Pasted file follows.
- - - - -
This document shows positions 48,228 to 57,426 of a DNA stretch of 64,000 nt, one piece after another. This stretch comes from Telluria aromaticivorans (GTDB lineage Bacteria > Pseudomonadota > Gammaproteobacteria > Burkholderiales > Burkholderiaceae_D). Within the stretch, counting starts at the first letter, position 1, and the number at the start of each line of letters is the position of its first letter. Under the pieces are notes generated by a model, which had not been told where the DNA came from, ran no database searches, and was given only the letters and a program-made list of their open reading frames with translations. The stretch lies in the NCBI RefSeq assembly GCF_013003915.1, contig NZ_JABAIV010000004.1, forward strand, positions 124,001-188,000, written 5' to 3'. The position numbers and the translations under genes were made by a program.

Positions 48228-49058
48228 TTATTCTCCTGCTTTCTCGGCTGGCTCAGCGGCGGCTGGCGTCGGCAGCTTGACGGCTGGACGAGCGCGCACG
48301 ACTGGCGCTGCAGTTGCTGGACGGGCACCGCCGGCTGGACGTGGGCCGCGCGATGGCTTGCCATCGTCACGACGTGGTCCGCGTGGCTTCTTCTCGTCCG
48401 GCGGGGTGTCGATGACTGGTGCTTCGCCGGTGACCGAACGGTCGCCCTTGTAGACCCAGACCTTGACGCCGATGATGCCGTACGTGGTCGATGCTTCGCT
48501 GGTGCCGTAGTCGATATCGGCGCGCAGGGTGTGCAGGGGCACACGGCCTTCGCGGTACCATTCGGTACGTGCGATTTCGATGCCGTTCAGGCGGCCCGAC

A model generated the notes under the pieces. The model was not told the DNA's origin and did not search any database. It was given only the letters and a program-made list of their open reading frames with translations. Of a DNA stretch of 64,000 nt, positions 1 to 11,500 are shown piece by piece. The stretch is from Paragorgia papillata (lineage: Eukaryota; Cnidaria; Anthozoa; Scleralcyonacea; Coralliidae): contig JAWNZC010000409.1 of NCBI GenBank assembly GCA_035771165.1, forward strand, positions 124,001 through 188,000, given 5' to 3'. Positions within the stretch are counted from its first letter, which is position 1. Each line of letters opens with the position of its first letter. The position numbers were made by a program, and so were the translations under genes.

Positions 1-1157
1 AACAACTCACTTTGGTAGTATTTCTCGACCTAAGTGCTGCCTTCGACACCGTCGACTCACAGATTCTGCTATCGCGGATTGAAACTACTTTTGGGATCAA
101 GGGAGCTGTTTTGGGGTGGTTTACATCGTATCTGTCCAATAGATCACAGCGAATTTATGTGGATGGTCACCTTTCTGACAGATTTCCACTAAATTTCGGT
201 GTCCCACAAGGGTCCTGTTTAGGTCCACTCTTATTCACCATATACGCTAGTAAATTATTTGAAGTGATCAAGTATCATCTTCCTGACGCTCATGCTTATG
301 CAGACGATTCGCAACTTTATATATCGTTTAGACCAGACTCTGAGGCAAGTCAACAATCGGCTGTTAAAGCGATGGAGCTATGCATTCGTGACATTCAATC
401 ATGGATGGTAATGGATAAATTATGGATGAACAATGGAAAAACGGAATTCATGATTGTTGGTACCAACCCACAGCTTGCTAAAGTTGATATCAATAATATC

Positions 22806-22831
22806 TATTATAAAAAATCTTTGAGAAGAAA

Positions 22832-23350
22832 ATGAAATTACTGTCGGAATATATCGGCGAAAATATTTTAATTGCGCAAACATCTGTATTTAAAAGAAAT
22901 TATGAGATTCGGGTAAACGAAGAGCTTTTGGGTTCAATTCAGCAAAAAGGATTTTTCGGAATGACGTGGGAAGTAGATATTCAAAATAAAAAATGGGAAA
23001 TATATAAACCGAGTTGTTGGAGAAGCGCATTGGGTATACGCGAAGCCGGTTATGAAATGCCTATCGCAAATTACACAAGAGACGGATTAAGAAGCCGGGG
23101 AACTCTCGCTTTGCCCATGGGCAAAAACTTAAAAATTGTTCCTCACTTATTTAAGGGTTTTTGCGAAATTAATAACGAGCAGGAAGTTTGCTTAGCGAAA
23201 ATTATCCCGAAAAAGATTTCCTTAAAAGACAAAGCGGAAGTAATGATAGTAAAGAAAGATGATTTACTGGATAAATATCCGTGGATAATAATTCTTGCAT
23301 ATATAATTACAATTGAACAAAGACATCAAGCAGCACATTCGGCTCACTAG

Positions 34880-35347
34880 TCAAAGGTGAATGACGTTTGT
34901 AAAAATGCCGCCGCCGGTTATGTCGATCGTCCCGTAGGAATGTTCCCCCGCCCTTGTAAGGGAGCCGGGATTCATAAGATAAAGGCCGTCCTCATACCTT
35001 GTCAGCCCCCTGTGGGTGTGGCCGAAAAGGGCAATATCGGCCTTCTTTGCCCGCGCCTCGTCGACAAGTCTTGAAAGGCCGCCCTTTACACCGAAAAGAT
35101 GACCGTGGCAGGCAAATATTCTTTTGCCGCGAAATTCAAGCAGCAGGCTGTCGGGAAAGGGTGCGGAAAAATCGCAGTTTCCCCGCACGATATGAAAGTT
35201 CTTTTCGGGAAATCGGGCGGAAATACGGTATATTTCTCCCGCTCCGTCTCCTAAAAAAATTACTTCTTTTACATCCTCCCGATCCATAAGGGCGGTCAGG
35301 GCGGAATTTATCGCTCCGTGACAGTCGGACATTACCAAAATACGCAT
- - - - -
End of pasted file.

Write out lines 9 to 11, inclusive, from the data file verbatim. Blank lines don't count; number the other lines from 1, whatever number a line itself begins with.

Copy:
1 AACAACTCACTTTGGTAGTATTTCTCGACCTAAGTGCTGCCTTCGACACCGTCGACTCACAGATTCTGCTATCGCGGATTGAAACTACTTTTGGGATCAA
101 GGGAGCTGTTTTGGGGTGGTTTACATCGTATCTGTCCAATAGATCACAGCGAATTTATGTGGATGGTCACCTTTCTGACAGATTTCCACTAAATTTCGGT
201 GTCCCACAAGGGTCCTGTTTAGGTCCACTCTTATTCACCATATACGCTAGTAAATTATTTGAAGTGATCAAGTATCATCTTCCTGACGCTCATGCTTATG